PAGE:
He turns seven in September and this fall he'll go to school. Potentially he might grow rather tall, like both his parents. But anyway, first he needs to gain experience as a single skater. And he needs to learn to jump, if he'd want to skate in pairs. He has good build, good genes, but a lot depends on character and diligence. When something goes wrong, you can spot the character of a real sportsman from an early age. Such person keeps persevering. We don't have this yet, so I look at this without much agitation. And I'm not that keen on having another athlete in our family, I won't go all crazy about that. But I simply see this sport as a tool for balanced evolvement, it's good for your health.

Other skaters, your colleagues from "Ice Symphony", became celebrities and public figures, but you didn't. Was it your choice?

It's not my aspiration. When you live a public life your have no private life. And for me, my private life is much more important than to be in the public eye. I get enough limelight; it's ok by me when people don't recognize me on the street.

But they usually do recognize you, don't they? They see you every week on TV.

They do. But in real life we look a bit different, so sometimes people think your face looks familiar, but they don't know where they've seen you. I don't know, I think your life becomes a nightmare when people notice you and point at you. This experience is a bit painful for me, so I don't seek popularity. Although I understand that popularity is necessary, my future even depends on it. It's like being in a pot and, by the rules of the genre, you have to "boil" in it. So sometimes I agree to make some appearances. The problem is when you do this, you become a "new face" for TV and they try to get maximum usage from you, inviting you everywhere. You get sucked in and it's really hard to get out of this later. My priorities are my family and my work; for me that's enough.

Also you're practically absent in social media, there is only one photo in your Instagram account, for example. If it's yours.

It is mine. My daughter keeps taking my phone to play with, and sometimes she deletes some icons. Last time she did this, I understood that maybe this is the way to go. I don't need all this.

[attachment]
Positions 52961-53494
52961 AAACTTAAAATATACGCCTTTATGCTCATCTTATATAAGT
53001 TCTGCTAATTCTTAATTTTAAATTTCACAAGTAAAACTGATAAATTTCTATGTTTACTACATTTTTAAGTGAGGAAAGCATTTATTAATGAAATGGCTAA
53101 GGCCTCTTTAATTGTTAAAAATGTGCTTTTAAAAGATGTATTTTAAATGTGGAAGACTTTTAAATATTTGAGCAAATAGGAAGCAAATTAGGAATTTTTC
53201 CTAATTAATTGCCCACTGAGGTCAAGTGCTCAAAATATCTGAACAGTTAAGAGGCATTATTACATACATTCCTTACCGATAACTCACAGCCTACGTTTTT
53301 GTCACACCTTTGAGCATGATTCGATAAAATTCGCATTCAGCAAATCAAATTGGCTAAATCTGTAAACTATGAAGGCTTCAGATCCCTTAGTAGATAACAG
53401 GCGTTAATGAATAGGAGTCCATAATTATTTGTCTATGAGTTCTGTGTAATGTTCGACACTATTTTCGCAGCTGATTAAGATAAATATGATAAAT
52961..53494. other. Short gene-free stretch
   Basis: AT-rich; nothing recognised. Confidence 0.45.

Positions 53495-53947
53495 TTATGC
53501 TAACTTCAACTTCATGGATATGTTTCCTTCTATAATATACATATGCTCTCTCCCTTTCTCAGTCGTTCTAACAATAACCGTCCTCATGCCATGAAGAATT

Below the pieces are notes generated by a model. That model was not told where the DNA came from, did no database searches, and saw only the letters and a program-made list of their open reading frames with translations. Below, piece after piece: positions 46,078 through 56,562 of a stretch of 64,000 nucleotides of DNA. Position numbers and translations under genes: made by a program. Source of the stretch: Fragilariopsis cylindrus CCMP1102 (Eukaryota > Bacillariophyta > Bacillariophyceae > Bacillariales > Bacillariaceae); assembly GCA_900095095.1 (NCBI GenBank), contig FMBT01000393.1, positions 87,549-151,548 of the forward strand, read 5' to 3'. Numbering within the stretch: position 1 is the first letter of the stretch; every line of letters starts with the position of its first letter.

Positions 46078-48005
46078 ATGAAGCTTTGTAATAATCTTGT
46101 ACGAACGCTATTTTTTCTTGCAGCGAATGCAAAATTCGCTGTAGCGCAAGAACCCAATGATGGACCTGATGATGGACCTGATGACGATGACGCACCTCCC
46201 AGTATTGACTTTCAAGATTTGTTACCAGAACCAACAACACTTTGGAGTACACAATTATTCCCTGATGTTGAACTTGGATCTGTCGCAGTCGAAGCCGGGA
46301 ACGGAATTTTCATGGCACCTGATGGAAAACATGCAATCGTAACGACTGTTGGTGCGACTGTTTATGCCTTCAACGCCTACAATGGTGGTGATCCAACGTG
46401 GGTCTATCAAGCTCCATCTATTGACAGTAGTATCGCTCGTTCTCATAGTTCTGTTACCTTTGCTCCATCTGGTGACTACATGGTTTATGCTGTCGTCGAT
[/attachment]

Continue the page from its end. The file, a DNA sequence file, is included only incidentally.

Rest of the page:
But this might give you the opportunity to contact your audience, to get feedback from your fans.

In general, they don't say anything good in social media. Sometimes I'm horrified when I read some comments on Facebook. Some people descend to the level of insults, pulling no punches. I will know the opinion of the public about me anyway, one way or another, the word will be spread! (laughs)

Going back to competitive figure skating, do you follow it now?

There was a time when I didn't, but the last two seasons, the penultimate and the Olympic one, I did. At least I followed the leaders, I watched the Grand Prix series when I could, and now you can also find a lot of videos on YouTube. So, yes, I did. And, yes, it was very interesting.

Did anyone in particular stick out for you? And who would you name as the leaders of the coming Olympic cycle?

Most of all I was happy for our girls and how they performed at the Games. And they didn't even have any big titles before that! Julia (Lipnitskaya) became European champion just before the Olympics, and Adelina (Sotnikova) was behind her. That one got more love from the Russian people than the other is a different story, but it's something you can never foresee. It's just destiny and you need to come to terms with it.
Our pairs made me happy too. With Tania and Maxim (Volosozhar/Trankov) it was obvious, they were the leaders. Everybody expected them to medal and they lived up to those expectations. But Ksenia and Fedor (Stolbova/Klimov), in my opinion, were the revelation of these Games - they did great at the team event and then placed second in the individual one. And later being second again at Worlds - they secured their status and showed their ambitions for the coming four years.
It is hard to say who will lead in the coming cycle. It's great that the youth grows, that we have the rivalry, and in this "fermentation" the strongest will be defined. It's great Russia's returning the be the country of figure skating, the country with strong traditions and generational change. What we had till 2006 was mostly our reserve from the Soviet era. But the results of these Games were already created by Russia. And as a Russian citizen I'm happy to see that.